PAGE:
Skip to content
Sign up to receive our free weekday morning edition, and you'll never miss a scoop.

Inside Treasury’s latest Ukraine supplemental pitch to Congress

Top Treasury Department officials are stepping up their appeals to Congress for additional Ukraine aid as that nation’s war with Russia enters its 21st month.

As congressional Republicans grow increasingly cool to further Ukraine funding, top Treasury officials including Deputy Secretary Wally Adeyemo have been briefing lawmakers this week on both the war’s merits and — crucially, for Republicans — relative cost.

The key pitch: The United States isn’t funding Ukraine on its own but rather as part of a strong international coalition.

U.S. economic aid to Ukraine has been crucial to the war effort, to be clear — a total of roughly $23 billion in direct budget support through July 10, which is about a third of Ukraine’s external backing from the international community. And that doesn’t include $43 billion in defense funding from the United States.

But the Biden administration is arguing that European countries have been providing as much support to Ukraine, if not more, relative to their respective governments’ smaller budgets. Senate Minority Leader Mitch McConnell has been making this argument, too.

We still expect this to be a tough sell for a number of Republicans, particularly in the House. GOP lawmakers’ skepticism about additional Ukraine aid has only gained momentum since the recent election of Speaker Mike Johnson.

News: After Adeyemo briefed members of the House Financial Service Committee Wednesday in a classified setting, Treasury disseminated a “sensitive but unclassified” slideshow deck to lawmakers that outlines in some detail where the funds have gone and how they compare to contributions from European Union nations and beyond.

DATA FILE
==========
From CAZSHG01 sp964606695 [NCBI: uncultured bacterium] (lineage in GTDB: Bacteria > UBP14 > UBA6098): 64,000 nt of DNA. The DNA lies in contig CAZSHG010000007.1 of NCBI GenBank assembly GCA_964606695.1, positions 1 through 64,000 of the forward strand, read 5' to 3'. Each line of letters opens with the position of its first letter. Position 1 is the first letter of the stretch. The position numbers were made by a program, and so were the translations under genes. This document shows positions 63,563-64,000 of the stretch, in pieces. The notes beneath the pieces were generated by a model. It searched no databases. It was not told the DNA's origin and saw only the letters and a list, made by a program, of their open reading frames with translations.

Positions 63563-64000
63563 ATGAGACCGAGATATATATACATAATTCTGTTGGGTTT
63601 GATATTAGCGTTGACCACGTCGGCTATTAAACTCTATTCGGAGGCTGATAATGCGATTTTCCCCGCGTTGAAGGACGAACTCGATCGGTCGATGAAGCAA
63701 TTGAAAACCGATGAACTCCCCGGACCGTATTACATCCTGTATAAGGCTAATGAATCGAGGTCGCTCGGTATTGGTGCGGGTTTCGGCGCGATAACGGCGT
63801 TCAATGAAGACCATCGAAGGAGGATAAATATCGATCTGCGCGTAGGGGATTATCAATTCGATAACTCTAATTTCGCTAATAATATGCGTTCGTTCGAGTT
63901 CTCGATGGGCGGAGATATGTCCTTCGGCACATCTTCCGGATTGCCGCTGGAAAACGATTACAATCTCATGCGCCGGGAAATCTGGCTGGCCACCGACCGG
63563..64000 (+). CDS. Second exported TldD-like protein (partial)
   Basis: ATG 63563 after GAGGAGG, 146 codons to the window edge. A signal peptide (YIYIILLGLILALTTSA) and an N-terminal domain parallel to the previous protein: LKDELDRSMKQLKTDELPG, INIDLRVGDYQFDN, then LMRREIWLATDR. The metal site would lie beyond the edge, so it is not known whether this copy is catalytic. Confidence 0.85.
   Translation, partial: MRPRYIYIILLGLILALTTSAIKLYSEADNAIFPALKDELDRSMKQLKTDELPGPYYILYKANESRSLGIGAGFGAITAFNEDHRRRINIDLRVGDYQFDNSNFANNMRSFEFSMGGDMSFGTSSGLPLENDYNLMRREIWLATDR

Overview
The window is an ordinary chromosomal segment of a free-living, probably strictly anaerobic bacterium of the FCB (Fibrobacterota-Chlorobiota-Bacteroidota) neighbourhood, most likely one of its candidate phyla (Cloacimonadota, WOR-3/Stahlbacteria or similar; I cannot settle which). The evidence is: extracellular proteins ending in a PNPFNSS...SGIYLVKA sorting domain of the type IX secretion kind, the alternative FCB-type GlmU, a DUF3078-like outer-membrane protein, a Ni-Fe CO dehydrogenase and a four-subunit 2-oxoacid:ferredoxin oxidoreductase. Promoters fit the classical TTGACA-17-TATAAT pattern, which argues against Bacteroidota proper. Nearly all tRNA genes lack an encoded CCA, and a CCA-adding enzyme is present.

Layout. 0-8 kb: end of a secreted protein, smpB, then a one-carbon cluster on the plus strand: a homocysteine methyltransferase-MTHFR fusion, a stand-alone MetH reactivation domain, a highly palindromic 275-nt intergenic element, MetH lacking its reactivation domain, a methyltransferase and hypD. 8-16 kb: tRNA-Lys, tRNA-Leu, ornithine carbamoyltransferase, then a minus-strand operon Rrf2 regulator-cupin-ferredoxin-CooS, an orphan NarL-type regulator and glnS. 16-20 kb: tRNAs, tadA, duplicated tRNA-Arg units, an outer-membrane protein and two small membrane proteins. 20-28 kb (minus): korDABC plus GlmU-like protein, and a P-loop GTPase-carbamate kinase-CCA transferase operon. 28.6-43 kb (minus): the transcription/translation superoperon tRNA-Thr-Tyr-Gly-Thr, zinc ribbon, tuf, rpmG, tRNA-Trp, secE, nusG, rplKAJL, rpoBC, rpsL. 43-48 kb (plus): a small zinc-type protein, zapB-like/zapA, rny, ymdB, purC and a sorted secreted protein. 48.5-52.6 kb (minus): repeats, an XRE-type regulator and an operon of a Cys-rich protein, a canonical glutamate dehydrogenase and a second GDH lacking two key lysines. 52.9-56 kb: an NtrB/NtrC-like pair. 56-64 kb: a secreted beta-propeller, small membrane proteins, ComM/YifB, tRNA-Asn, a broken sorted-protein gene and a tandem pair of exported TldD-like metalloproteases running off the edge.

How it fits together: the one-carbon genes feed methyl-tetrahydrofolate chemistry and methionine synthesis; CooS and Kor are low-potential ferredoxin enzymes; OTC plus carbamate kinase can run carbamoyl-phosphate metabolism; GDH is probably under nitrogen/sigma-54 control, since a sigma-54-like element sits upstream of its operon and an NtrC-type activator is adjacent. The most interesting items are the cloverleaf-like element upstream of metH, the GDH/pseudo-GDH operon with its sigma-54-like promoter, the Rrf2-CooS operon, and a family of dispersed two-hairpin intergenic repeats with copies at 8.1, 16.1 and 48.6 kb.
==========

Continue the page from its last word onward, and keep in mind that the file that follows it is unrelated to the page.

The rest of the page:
We obtained that document, and you can read it here.

The deck covers the war’s start in February 2022 and runs through early July 2023. It’s worth noting at the onset that Treasury says the figures are “subject to uncertainty given limited availability of information.”

According to the document, America’s allies have nearly matched U.S. security expenses for Ukraine at $37 billion. The deck also notes that “some” defense spending from U.S. allies isn’t public, “so estimates may significantly undercount allied contributions” to Ukraine.

The EU has provided more direct budget support to Ukraine than Congress for a total of $22.4 billion, with another $10 billion pledged in the months and years ahead.

The United States also trails its allies in humanitarian assistance to Ukraine, according to the document. America’s $1.7 billion support figure is less than half of the more than $4 billion provided by the European Union, Japan, United Kingdom and others.

These presentations to lawmakers are just one part of the Biden administration’s effort to secure additional Ukrainian funds. Senior officials including Treasury Secretary Janet Yellen, Secretary of State Antony Blinken and Defense Secretary Lloyd Austin wrote to congressional leadership on Tuesday arguing the White House’s supplemental request “aims to preserve U.S. national security interests at a time of dire global crises.” It also assumes that “three quarters of economic support to Ukraine will come from sources other than the United States” in 2024.

“Our allies and partners are stepping up,” the Cabinet officials noted. “However, financing from others cannot make up for the large gap that would quickly emerge if the United States were to abandon its commitment to Ukraine.”

— Brendan Pedersen

Presented by Apollo

Apollo is helping to fuel the economy and promote resiliency in the financial system by originating investment-grade private credit. Learn how Apollo is helping the great American businesses of today become leaders of tomorrow.

Editorial photos provided by Getty Images. Political ads courtesy of AdImpact.